The Swedish citizen remains in prison accused for the crime of attacks against Ecuadorian information systems.
The Ecuadorean Pichincha Court Wednesday set May 22 as the date for the bail request hearing in favor of the Swedish digital activist Ola Bini, who has been accused by the Ecuadorean General's Attorney for the crime of attacks against information systems.
“We favor a due process. The evidence presented in this case by the police, which was a tweet that was subsequently erased, is laughable," Digital Users Director Alfredo Velazco told teleSUR and explained that such procedures affect "not only to free software developers or digital activists but to any person who is accused of presenting books, computers or USB drives."
The open source developer was arrested on April 11, just a few hours after Julian Assange, the WikiLeaks co-funder, was removed from the Ecuadorian embassy in London. He was initially accused of participating in the "assault on the integrity" of computer systems. Later, on April 13, he was placed in 90-day preventative custody.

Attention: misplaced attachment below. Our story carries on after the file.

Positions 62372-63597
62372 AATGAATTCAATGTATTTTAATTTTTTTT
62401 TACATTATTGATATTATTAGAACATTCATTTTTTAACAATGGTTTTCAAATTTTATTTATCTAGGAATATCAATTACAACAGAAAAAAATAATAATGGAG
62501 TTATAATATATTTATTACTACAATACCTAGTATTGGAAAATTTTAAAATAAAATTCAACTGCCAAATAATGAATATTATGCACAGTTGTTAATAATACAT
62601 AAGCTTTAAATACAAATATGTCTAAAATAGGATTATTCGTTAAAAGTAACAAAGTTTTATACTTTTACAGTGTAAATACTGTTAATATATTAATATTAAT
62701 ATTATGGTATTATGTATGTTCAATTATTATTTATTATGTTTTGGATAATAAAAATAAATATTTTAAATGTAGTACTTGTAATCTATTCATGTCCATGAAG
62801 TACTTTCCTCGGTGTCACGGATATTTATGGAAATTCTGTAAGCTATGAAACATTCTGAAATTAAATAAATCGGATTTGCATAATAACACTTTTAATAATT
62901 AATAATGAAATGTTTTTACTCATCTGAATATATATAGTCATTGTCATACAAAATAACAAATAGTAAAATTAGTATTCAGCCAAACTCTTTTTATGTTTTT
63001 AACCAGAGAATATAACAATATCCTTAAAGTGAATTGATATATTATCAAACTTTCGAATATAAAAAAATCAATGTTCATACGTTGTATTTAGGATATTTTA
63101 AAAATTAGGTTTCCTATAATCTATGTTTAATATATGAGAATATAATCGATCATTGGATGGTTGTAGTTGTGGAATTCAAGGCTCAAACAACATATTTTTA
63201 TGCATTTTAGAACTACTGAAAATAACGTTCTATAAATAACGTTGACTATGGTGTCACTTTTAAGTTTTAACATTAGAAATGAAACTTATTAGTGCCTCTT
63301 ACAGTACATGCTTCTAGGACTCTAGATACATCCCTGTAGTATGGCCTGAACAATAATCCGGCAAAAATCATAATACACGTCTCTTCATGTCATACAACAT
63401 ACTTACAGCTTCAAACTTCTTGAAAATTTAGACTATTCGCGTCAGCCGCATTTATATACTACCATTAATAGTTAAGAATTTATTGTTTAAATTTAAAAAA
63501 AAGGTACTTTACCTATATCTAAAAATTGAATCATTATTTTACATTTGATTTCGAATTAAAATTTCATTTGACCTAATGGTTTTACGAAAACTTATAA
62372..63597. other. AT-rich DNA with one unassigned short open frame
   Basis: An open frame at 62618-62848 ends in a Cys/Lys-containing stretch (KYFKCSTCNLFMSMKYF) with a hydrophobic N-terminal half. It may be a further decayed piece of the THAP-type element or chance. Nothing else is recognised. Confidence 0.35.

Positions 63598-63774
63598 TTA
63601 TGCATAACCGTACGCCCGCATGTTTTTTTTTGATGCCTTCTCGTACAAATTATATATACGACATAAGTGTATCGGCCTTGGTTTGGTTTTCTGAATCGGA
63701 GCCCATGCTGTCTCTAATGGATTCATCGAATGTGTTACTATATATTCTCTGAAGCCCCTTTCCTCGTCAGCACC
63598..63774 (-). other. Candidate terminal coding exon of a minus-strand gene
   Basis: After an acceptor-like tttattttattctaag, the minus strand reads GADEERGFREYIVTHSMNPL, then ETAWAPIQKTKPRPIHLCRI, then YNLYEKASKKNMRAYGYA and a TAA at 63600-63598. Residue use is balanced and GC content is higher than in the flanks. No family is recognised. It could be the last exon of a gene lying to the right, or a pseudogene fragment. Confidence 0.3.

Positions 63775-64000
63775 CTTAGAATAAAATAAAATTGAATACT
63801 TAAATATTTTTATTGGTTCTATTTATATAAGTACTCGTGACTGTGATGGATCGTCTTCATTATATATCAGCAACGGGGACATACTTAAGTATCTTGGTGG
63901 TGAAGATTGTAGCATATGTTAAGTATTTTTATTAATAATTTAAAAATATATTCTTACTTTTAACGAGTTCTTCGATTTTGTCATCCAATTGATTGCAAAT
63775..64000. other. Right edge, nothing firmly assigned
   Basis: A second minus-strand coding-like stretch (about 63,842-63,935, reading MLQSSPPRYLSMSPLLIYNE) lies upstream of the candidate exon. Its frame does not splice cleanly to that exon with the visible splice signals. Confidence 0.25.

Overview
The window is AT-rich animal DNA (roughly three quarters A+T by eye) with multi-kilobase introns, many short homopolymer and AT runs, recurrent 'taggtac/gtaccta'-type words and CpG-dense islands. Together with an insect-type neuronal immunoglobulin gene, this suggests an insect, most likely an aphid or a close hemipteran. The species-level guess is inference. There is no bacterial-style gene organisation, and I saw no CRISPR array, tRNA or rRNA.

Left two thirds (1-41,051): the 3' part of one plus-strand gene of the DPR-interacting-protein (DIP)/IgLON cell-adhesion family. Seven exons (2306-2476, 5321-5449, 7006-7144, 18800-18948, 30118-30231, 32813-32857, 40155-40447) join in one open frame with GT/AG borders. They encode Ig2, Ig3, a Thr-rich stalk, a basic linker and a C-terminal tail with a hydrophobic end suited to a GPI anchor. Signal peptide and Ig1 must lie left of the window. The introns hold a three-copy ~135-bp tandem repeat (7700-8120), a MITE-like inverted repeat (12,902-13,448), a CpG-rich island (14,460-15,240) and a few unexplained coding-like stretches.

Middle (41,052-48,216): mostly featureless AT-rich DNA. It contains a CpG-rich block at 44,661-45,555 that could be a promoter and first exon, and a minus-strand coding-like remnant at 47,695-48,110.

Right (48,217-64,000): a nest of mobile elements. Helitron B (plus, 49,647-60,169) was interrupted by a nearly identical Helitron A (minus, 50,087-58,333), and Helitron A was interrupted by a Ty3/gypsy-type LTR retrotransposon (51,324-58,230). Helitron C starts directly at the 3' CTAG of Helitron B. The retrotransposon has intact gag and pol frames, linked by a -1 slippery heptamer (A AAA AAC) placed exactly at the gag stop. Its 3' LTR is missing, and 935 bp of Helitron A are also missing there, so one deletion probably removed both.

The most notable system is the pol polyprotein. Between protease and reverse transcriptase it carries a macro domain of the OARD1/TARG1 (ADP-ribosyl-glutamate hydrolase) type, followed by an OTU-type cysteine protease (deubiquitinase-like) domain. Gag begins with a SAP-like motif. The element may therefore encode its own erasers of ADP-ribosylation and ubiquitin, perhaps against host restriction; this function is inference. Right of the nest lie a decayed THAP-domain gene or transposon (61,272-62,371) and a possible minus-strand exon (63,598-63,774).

Free software professionals and privacy defenders warned that the prosecutor's decision has no constitutional or legal basis. In addition to the fact that the accusers have not specifically indicated which local private or public information systems would have allegedly been attacked by Bini, it is contradictory and nonsensical to accuse a privacy defender of attacking information.
“We do not develop software to steal information or much less hacking. There is a strong hacking culture among free software supporters; however, it is not as people used to imagining it. They are not computer pirates. They are people who find disruptive solutions to existing problems,” said Marcelo Sotaminga, the vice president of Free Developer Software in Ecuador.
Attorney Carlos Soria announced that Bini's bail hearing will be installed on May 22 and stressed that the Ecuadorean justice will not find any legal basis to either deny bail or keep the defendent in prison.
“The most concerning thing about the judge's decision is that if our petition had been accepted and Ola released, he could have disappeared or damaged the investigation's evidence. I ask myself 'how could he destroy the evidence when they already have all the evidence?' There would be no way to do so,” Soria said and added “that is the kind of judges we have now.”
Bini’s legal team also pointed out that the Ecuadorean government will ask the U.S., Spain and Israel for technical help to analyze the Swedish activist personal and work stuff.